As a Nugget, English's career blossomed into one of the best ever in NBA history at the small forward position. English participated in a Nugget record eight consecutive All-Star Games from 1982 through 1989 while racking up some impressive statistics - among all Nuggets he ranks first all-time in points scored, points per game and offensive rebounds, and and among all NBA players English ranks 13th all-time in points scored. And while English was in Denver, the Nuggets had several of their finest NBA seasons, including their 1985 Western Conference Finals appearance against the eventual champion Lakers and their 1987-88 record-breaking 54-win season. Back when winning 50 games really meant something special.

And as we all know, the third superstar+ in Nuggets history, Carmelo Anthony, came to Denver via the third overall pick in the 2003 NBA Draft, a year after the Nuggets began one of the great tank jobs in NBA history as they went head-to-head with the Cleveland Cavaliers to see who could suck bad enough to land LeBron James (remember, when you're a small market team the likeliest route to getting a superstar is drafting one).

We can debate whether or not Melo was/is a true superstar and frankly, I don't even know where I come down on the topic. But you have to give Melo this: on his watch, the Nuggets became instantly relevant and competitive. Prior to Melo's arrival in 2003, the Nuggets had made the playoffs just twice in 13 years (that's what happens when you tank season after season hoping to land a superstar ... lesson learned?) and hadn't sniffed a post-season spot for eight seasons. With Anthony on board, the Nuggets would make the playoffs in Melo's first and every season in a brutally competitive Western Conference. Even the much lauded James couldn't get his Cavaliers into the playoffs in the pathetic Leastern Conference until his third season.

But regrettably, like James and Chris Bosh before him, Melo wasn't content staying with the small market franchise that drafted him, developed him, nurtured him and built a winning program around him. And it had nothing to do with the franchise itself - lest we forget the assortment of quality players and exorbitant salaries paid to them during Melo's tenure in Denver, including Andre Miller, Marcus Camby, Nene Hilario, Kenyon Martin, J.R. Smith, Allen Iverson and Chauncey Billups ... it's not as if Nuggets management, akin to the Cavaliers with James, sat on their hands during the Melo Era.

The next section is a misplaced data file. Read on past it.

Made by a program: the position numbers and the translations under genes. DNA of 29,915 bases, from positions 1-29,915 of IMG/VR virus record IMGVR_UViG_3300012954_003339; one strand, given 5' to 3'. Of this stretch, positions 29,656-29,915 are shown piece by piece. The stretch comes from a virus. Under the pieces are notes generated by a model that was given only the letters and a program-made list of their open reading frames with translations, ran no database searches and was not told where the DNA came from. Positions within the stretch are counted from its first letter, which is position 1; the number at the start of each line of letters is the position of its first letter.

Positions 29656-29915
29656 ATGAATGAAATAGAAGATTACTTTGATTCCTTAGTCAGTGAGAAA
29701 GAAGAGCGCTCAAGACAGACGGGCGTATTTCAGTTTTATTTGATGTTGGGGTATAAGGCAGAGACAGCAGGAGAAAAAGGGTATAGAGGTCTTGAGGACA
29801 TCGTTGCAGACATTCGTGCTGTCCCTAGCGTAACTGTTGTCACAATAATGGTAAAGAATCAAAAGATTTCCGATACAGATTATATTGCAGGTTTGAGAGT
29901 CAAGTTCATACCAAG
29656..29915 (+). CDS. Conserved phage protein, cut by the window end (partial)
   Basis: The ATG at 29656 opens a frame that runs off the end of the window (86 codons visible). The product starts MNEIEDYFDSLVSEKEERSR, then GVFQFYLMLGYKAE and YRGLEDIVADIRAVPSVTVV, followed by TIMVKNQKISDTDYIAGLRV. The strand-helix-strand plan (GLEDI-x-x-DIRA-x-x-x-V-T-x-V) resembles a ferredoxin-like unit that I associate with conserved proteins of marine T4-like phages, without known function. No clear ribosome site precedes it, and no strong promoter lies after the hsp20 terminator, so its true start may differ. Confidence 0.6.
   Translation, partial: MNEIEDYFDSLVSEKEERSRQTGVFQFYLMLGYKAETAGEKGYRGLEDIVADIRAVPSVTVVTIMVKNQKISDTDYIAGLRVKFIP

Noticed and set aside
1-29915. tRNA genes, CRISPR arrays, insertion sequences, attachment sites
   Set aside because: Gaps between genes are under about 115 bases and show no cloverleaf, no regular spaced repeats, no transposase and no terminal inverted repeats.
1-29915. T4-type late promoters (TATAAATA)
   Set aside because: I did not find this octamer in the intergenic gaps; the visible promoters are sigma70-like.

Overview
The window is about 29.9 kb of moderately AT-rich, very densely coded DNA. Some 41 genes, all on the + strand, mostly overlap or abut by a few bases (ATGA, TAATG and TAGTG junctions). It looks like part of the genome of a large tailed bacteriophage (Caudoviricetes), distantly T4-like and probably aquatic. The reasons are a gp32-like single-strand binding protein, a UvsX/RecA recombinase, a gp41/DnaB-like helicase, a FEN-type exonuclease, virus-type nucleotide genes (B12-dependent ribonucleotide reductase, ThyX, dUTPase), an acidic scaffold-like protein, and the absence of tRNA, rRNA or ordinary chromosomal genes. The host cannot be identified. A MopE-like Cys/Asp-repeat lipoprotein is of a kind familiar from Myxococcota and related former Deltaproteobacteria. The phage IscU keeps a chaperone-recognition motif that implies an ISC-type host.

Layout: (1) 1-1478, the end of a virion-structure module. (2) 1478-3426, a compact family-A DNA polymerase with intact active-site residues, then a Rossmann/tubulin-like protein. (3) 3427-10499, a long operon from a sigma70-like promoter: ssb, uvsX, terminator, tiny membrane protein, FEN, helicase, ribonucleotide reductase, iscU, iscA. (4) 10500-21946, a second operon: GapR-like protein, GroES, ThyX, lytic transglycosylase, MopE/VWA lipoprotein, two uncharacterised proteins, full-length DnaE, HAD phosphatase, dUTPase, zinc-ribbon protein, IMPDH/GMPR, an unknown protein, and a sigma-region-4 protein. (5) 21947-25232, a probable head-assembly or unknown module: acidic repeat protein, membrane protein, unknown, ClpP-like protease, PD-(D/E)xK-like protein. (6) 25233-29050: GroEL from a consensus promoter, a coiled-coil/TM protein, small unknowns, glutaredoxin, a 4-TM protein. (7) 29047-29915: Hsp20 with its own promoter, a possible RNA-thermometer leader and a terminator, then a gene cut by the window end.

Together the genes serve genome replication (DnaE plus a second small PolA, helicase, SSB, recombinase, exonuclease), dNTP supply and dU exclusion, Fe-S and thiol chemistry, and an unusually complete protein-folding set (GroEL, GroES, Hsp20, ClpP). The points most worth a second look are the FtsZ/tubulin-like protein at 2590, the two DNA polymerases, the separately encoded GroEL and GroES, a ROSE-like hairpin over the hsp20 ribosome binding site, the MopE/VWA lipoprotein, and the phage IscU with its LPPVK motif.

No, it wasn't the franchise. It was the franchise's location.

Because even though the New York Knicks are continuously in disarray thanks to a dysfunctional owner like James Dolan, they still play in New York. Just like Donald Sterling's Clippers (where Chris Paul defected to from the small market New Orleans Hornets) and Jim Buss's Lakers (where Dwight Howard defected to from the small market Orlando Magic) play in Los Angeles.

And thus, I wonder if Melo will be the last superstar or near-superstar to don a Denver Nuggets jersey. At least for the foreseeable future.

For starters, I don't see the Nuggets undergoing a massive tank job anytime soon nor should they. With the team playing as well as it is, it's possible that deep playoff runs could be had by the current roster or by tweaking the current roster. No overhauling of the roster is imminent and even doing so doesn't guarantee landing a superstar in the draft (see the 1990 through 2003 Denver Nuggets if you don't believe me).